Doctors may have to be more open with patients who know much more about the state of the waits. “We’re in the early days of a new mentality,” says Dr. Eric Cohen, a Toronto cardiologist and the Cardiac Care Network’s medical officer. “There has to be a higher level of disclosure to patients about what wait times are, what acceptable wait times are, and what some of the options are if those acceptable wait times can’t be met.” According to Cohen, not only should doctors tell patients how quickly they need treatment, they should also be explicit about the level of risk they face—something that’s not always happening now. “It’s certainly our suspicion that many patients are not aware of how their physician would classify their level of urgency,” he says. “We believe there could be more communication between the referring physician, the hospital or physician that’s providing the invasive procedure, and the patient, about their estimated level of urgency and their recommended wait time.”
HOW TO BE AN INFORMED PATIENT
B.C.: www.healthservices.gov.bc.ca (click on Surgical Wait Times) Alberta: www.health.gov.ab.ca (click on Initiatives and then Wait List Registry) Saskatchewan: www.sasksurgery.ca (click on Wait Time Information) Ontario: www.ccn.on.ca (click on waiting lists question) Nova Scotia: www.gov.ns.ca/health (click on Wait Times)
One problem with the wait-time sites is that it’s hard to make neat comparisons among them. Alberta and B.C. let patients find out the wait times of surgeons by name, while Saskatchewan,
Ontario and Nova Scotia provide information only down to the level of the hospital or district. And there are key philosophical differences in the approach to stating how quickly surgery and other procedures should happen. Ontario’s cardiac network, for instance, has its precise recommended wait times for a range of heart cases, but the Saskatchewan Surgical Care Network lays out just three targets for all types of care—within 24 hours for the top priority cases, three to six weeks for those rated as urgent, and a sweeping “more than six weeks” for elective ones. Saskatchewan Health Minister John Nilson says that’s better than any other province. “Right now we are the only province that has our indicators, our benchmarks, our targets, out there,” he says. “As each of us work with this, we’ll end up with common benchmarks across the country.”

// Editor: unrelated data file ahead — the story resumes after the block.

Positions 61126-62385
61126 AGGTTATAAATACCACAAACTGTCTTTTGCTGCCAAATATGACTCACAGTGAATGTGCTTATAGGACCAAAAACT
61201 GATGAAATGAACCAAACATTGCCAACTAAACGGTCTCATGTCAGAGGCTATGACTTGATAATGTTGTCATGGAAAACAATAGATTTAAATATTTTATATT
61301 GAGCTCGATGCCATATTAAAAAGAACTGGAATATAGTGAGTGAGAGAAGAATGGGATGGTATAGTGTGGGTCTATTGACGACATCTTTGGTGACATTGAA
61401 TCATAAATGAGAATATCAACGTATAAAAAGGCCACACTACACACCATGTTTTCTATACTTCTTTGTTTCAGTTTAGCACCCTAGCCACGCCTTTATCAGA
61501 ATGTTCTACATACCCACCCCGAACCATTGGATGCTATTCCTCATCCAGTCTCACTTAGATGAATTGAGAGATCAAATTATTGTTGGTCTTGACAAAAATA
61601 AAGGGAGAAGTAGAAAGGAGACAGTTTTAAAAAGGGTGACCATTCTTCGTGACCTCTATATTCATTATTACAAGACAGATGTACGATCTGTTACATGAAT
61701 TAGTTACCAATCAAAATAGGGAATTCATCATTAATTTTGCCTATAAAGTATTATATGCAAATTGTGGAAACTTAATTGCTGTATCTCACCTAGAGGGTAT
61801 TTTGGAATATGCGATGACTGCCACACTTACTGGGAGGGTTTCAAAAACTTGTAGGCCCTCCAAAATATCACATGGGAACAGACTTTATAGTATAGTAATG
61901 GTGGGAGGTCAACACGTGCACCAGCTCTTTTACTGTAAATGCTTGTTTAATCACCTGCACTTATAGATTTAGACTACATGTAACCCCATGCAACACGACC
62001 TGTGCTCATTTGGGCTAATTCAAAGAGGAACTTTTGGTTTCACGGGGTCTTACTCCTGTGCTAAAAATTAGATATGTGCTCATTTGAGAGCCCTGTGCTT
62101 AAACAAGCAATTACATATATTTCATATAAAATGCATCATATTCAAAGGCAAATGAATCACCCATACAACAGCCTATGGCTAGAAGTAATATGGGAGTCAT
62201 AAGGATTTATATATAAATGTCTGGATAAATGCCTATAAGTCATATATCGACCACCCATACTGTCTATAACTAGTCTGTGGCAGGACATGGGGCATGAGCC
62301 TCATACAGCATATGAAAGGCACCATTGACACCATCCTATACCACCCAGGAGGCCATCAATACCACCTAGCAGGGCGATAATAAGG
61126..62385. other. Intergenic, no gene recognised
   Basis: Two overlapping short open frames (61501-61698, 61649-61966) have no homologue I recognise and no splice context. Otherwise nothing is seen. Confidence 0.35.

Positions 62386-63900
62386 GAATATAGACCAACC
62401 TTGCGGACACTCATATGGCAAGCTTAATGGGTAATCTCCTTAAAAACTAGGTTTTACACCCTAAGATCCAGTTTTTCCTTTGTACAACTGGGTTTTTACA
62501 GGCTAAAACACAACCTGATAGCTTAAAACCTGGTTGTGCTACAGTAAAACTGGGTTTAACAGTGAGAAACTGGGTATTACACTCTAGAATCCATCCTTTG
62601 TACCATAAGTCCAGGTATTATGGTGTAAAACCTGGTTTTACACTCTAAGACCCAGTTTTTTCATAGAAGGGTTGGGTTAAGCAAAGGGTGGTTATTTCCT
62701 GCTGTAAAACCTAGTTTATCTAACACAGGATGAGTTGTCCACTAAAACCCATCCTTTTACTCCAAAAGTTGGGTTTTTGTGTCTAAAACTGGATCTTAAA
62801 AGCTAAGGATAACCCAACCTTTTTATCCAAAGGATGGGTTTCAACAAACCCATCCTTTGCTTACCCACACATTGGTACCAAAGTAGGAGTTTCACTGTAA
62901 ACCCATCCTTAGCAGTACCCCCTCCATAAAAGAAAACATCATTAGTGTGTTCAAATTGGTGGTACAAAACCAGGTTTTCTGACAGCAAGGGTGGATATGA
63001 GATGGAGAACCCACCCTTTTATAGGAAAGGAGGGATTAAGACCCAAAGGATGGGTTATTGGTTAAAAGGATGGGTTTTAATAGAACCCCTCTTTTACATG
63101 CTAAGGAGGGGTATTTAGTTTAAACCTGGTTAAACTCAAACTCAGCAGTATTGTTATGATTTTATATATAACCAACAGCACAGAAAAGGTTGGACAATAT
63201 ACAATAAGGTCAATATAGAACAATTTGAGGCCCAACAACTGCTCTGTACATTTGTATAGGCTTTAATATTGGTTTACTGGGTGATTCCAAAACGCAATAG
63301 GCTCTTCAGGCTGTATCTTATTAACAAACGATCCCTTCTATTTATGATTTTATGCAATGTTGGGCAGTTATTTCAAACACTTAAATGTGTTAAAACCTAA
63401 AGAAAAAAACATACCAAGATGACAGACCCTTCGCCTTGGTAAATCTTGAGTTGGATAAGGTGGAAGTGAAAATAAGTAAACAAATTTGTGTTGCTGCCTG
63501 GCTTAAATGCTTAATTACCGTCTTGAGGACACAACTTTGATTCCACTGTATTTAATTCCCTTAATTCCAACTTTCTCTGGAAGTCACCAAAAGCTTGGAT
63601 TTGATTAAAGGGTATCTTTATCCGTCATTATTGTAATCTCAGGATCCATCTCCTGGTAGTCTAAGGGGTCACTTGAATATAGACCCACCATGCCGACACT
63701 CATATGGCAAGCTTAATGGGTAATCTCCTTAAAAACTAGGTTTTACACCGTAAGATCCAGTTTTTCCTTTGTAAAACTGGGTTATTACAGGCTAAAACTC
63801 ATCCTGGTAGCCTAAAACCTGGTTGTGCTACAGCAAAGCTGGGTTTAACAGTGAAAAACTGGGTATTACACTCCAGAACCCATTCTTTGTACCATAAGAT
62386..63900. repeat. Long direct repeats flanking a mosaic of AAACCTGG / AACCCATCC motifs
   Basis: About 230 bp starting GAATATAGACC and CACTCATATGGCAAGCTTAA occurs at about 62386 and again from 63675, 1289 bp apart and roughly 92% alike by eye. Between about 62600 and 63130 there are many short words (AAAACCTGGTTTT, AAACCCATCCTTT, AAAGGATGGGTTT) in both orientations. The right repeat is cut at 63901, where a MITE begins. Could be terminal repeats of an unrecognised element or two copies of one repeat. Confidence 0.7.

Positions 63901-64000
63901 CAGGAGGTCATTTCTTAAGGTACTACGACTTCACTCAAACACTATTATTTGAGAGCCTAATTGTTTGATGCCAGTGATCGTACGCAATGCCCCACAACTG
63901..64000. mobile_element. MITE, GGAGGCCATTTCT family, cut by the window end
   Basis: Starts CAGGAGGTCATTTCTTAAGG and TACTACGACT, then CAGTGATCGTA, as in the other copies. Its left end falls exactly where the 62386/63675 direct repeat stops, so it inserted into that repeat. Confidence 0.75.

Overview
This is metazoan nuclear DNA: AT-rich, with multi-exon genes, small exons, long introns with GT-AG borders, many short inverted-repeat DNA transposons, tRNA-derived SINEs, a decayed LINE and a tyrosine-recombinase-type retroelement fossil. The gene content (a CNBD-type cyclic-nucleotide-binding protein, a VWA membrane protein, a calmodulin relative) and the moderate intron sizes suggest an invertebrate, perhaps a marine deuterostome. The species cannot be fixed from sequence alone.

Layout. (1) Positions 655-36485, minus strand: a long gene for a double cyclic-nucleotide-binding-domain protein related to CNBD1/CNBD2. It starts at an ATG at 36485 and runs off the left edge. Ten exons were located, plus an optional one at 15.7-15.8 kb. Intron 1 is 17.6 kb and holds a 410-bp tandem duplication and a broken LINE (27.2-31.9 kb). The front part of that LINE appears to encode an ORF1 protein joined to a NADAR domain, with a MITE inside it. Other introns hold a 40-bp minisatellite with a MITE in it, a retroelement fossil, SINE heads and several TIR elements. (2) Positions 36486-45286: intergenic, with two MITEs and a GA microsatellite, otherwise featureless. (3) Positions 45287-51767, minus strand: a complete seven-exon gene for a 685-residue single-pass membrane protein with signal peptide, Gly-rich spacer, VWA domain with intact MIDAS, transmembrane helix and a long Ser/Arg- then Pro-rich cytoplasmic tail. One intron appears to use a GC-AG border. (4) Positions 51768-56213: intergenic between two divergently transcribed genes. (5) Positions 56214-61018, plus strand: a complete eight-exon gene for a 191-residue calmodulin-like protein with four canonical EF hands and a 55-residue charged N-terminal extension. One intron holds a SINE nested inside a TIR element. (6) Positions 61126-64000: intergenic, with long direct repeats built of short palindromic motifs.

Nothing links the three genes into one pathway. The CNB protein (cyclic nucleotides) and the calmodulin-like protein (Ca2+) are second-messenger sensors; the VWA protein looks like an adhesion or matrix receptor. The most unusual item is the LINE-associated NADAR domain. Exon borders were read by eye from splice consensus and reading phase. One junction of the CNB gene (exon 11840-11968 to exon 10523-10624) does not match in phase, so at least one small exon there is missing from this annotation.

But how will that move to common standards happen? In the September 2004 health accord they signed with Prime Minister Paul Martin, the premiers promised to “establish comparable indicators of access to health care professionals, diagnostic and treatment procedures, with a report to their citizens to be developed by all jurisdictions by Dec. 31, 2005.” Critics say that while provinces are separately making progress, it’s hard to see much sign of coordination. “Every province is doing work,” says Dr. Ruth Collins-Nakai, an Edmonton pediatric cardiologist and the Canadian Medical Association’s president. “But there’s no national or interprovincial progress. We don’t have common indicators to be able to compare from province to province.” The case for moving many more patients between provinces for faster care— a reform Collins-Nakai says is key to managing wait times—would be easier to make if straightforward comparisons could be made among provincial wait lists.
While critics point out the shortcomings of what’s being put on the new sites so far, enthusiasts are looking ahead to much more information coming online in the future. “The wait times are just the beginning,” Hudson says. “What will eventually happen is that you’ll know the infection rates for each hospital, you’ll know the readmission rates for each hospital, you’ll know the outcome rates for each hospital. Wait time is only one dial on the dashboard—you need the whole dashboard.” If he’s right, patients who have felt like mere passengers in the health care system might soon be turning into drivers.